ESMART’s new clinical trial is now open in the UK and is designed to radically expand the scope of treatments available to children and young people. Currently, the study has 10 treatment arms (plus 5 others pending regulatory approval) that are testing a range of therapies on their own or in combination, including targeted drugs, immunotherapies, radiotherapy and chemotherapy. And when researchers develop promising new drugs, they are quickly rolled into the study*****.

Professor Louis Chesler, who leads the Stratified Medicine Pediatrics program at the Institute of Cancer Research, London, said: “Our Stratified Medicine Pediatrics program goes beyond traditional DNA sequencing of tumors, as the platform also gives us valuable information about specific characteristics of the tumor that can be targeted by precision medicine This was a big step forward and it’s great to now also have access to the latest treatments that we know can work for our patients.

“In conjunction with the ESMART trial, the Stratified Medicine Pediatrics program provides us with an excellent array of treatments and combinations to choose from to give children and young people the best possible treatment options for them. Combined with our ongoing work to improve cancer diagnosis in young people and better understand the cause of treatment resistance and relapse, the future looks brighter for our young patients, which is great news for them and their families.”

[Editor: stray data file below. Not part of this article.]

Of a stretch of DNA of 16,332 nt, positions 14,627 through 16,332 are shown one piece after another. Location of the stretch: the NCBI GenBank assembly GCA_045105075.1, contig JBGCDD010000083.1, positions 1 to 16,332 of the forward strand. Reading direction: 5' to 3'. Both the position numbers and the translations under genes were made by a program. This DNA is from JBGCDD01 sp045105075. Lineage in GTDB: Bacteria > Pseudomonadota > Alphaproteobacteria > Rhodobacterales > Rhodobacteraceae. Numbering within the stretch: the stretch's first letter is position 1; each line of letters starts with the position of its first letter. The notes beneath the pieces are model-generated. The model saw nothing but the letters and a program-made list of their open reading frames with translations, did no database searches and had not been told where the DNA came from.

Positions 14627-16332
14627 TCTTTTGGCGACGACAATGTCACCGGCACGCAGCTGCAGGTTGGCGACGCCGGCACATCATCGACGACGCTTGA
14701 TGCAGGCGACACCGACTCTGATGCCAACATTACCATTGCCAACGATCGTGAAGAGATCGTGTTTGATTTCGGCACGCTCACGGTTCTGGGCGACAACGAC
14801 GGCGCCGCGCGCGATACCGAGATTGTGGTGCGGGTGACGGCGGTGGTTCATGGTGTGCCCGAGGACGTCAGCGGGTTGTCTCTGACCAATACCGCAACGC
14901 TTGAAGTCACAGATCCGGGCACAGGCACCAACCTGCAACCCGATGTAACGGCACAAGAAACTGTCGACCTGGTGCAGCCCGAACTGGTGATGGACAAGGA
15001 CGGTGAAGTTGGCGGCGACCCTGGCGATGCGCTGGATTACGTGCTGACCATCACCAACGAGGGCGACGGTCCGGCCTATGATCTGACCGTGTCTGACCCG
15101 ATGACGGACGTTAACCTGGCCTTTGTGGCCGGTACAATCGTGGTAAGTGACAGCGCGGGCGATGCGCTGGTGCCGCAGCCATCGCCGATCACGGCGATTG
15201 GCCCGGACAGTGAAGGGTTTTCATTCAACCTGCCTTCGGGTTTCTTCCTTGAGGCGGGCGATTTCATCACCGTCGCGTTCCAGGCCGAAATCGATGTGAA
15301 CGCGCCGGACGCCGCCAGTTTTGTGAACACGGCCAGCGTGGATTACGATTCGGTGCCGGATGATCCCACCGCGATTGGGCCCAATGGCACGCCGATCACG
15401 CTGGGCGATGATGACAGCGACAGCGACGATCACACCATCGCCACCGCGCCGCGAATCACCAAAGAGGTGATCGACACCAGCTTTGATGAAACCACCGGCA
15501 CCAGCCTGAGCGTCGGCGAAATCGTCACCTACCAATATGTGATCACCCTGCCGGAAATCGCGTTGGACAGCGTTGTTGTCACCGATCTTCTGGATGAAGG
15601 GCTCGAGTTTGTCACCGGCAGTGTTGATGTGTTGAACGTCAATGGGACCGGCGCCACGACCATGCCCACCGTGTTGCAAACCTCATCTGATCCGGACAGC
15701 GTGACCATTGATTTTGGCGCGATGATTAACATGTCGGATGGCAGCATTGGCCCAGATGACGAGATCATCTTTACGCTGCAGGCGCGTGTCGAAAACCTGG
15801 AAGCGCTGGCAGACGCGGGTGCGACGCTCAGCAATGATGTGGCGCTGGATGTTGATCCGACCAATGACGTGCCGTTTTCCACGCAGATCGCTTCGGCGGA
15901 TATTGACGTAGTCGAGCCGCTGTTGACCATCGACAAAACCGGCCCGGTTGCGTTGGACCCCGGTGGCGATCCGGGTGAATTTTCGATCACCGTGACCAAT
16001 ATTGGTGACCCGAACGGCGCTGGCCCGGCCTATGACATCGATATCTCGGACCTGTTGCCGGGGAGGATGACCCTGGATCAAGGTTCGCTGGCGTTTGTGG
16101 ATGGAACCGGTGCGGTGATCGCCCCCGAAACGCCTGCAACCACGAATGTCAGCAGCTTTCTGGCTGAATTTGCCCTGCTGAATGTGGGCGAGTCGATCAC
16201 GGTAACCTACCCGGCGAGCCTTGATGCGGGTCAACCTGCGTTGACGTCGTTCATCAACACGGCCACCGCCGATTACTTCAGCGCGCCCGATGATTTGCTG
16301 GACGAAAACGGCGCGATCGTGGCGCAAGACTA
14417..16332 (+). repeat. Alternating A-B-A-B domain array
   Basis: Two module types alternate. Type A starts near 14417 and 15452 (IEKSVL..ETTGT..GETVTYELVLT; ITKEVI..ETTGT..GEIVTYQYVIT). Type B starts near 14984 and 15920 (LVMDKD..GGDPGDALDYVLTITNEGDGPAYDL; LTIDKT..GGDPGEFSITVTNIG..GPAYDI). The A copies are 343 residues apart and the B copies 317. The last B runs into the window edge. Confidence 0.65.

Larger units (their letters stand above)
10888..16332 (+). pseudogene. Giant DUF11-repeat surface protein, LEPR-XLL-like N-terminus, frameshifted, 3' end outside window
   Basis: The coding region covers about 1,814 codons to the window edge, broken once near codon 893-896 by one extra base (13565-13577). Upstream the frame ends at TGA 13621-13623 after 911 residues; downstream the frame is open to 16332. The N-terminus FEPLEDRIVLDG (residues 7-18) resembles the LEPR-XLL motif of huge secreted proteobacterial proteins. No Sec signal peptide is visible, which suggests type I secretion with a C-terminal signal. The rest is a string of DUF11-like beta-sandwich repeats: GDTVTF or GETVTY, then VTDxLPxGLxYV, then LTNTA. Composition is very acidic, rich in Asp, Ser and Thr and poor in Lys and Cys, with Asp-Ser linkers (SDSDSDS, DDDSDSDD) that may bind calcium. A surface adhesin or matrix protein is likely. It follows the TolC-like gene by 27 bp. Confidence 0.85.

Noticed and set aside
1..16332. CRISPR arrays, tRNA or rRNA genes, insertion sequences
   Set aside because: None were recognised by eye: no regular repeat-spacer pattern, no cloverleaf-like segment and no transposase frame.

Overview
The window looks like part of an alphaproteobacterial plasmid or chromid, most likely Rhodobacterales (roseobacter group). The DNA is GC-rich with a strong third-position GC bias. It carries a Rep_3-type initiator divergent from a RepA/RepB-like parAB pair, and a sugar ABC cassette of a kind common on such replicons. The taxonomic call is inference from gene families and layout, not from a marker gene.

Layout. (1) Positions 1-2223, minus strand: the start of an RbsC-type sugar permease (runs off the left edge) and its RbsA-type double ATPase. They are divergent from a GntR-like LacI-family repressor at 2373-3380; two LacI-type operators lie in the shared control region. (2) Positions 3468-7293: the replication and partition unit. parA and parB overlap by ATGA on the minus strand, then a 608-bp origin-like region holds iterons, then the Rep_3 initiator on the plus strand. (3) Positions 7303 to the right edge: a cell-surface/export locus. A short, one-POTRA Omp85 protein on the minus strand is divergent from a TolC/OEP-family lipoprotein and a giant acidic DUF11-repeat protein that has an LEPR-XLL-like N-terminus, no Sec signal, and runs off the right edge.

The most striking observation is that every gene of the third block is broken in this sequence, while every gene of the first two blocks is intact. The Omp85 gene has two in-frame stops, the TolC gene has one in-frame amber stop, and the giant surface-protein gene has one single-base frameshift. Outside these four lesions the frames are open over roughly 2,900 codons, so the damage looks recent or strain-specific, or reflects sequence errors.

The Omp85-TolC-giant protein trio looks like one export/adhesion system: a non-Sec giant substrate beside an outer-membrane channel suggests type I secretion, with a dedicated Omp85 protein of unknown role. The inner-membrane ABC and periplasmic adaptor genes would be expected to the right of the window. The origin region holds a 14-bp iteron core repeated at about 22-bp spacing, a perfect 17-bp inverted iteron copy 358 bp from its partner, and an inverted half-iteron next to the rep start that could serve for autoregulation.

dr. Lynley Marshall, UK principal investigator of the ESMART study and Oak Foundation Consultant in Pediatric and Adolescent Oncology Drug Development at the Royal Marsden Hospital, said: “We have spent years trying to get a more targeted approach to childhood cancer, and we are very proud to have helped develop ESMART and have it available in the UK.”

“But more importantly, it brings hope to families who may have experienced multiple relapses. Just knowing there is something else they can try with the real possibility of benefit makes all the difference.”

Michelle Mitchell, chief executive of Cancer Research UK, said: “Cancer in children and young people is different than in adults, and research into these cancers faces its own challenges that can prevent progress. Our research strategy for cancer in children and young people, launched last year is specifically designed to address these unique challenges and drive progress in this area.”